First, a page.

It’s a story of remembrance and loss. The ghost of her brother, killed by pirates during the escape from the Vietnam War, gives her a visit. And then she realizes she will never actually be able to forget him. This is the premise of Black-Eyed Women, the first story in The Refugees.
Viet Thanh Nguyen’s The Refugees is a collection of nine harrowing stories centered on refugees and refugee families, reports The Huffington Post. A fiction follow-up to his Pulitzer Prize-winning novel, The Sympathizer (2015), The Refugees was just published earlier this February and coincidentally reflects the issues of today, as the Syrian refugee crisis continues to be hotly debated.
The Refugees is dedicated to “all refugees, everywhere” and features characters processing trauma and loss of loved ones, especially focusing on the psychological aftermath of the Vietnam War. Nguyen, now a professor of English and American studies and ethnicity at the University of Southern California, fled the Vietnam War with his family in 1975 around the time of the fall of Saigon.
What has made The Refugees especially stand out is the timing of its publication. Only weeks after President Trump’s attempted ban on refugees, the political and social atmosphere surrounding refugees is still tense. His collection challenges the narrow understanding of the refugee experience.
“The idea of the immigrant is so central to the American dream and the American mythology,” said Nguyen, reports BuzzFeed. “That idea of the immigrant as being part of an American story is so fundamentally strong that I was automatically being put into that story by reviewers and critics and so on. I had to actively say, ‘No, it’s not accurate.’ We need to understand how refugees are different so that we don’t erase the specificity of their experience.”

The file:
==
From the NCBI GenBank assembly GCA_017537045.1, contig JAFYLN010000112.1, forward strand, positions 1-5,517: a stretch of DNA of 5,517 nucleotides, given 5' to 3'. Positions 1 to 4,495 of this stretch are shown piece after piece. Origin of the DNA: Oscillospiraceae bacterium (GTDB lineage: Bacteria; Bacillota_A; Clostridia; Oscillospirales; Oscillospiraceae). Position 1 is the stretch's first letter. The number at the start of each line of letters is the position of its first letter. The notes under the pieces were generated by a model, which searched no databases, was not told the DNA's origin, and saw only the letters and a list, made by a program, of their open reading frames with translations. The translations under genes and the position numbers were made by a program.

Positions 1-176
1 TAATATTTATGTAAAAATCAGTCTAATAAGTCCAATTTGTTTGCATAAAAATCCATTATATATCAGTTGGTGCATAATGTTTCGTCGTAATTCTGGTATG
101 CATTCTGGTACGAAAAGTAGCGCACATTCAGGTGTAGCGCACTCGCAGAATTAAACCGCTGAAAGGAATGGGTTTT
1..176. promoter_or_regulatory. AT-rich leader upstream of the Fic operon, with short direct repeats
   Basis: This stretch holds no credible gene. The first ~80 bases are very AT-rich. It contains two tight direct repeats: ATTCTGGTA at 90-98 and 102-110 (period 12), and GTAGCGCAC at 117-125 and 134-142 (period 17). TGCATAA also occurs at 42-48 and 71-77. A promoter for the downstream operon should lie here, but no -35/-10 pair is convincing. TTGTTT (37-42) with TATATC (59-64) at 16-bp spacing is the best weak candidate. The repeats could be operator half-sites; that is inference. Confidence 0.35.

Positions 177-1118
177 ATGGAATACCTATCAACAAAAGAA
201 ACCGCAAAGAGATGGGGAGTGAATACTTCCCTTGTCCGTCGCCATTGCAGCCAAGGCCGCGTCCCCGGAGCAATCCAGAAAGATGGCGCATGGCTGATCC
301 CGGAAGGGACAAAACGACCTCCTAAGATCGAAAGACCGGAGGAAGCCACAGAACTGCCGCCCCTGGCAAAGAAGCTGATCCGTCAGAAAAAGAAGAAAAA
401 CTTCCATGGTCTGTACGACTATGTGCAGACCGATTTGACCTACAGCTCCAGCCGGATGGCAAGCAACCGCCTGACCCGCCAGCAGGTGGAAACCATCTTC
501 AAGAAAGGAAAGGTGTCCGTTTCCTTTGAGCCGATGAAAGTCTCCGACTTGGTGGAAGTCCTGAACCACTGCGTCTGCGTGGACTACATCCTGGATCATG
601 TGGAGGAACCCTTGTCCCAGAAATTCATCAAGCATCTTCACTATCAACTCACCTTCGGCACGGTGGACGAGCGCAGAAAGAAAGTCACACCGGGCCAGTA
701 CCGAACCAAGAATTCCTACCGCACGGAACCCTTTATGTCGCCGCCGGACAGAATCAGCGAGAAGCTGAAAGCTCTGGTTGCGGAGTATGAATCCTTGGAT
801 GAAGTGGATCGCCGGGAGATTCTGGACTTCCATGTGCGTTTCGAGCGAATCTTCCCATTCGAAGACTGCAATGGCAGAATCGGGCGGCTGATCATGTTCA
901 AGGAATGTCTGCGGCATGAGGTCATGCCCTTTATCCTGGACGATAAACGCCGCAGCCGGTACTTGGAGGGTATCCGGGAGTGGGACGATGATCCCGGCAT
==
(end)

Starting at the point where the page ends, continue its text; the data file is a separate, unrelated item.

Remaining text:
One of the stories, The Other Man, is centered on the 18-year-old Liam after his escape from Vietnam to the U.S., where a gay immigrant couple takes him in, reports NPR. “As he lay on his cot and listened to children playing hide-and-seek in the alleys between the tents, he tried to forget the people who had clutched at the air as they fell into the river, some knocked down in the scramble, others shot in the back by desperate soldiers clearing a way for their own escape,” writes Nguyen. “He tried to forget what he’d discovered, how little other lives mattered to him when his own was at stake.”
“Nguyen is skilled at making us feel the disorientation and alienation of these characters navigating displacement,” writes Megan Mayhew Bergman of The Washington Post. “Nguyen offers stories of aftermath, but also of complexity. He gives us human beings weary of pity and tired of sharing rehearsed stories that make them seem like ‘one more anonymous young refugee.'”
Related: The Life of Bestselling Author Viet Thanh Nguyen
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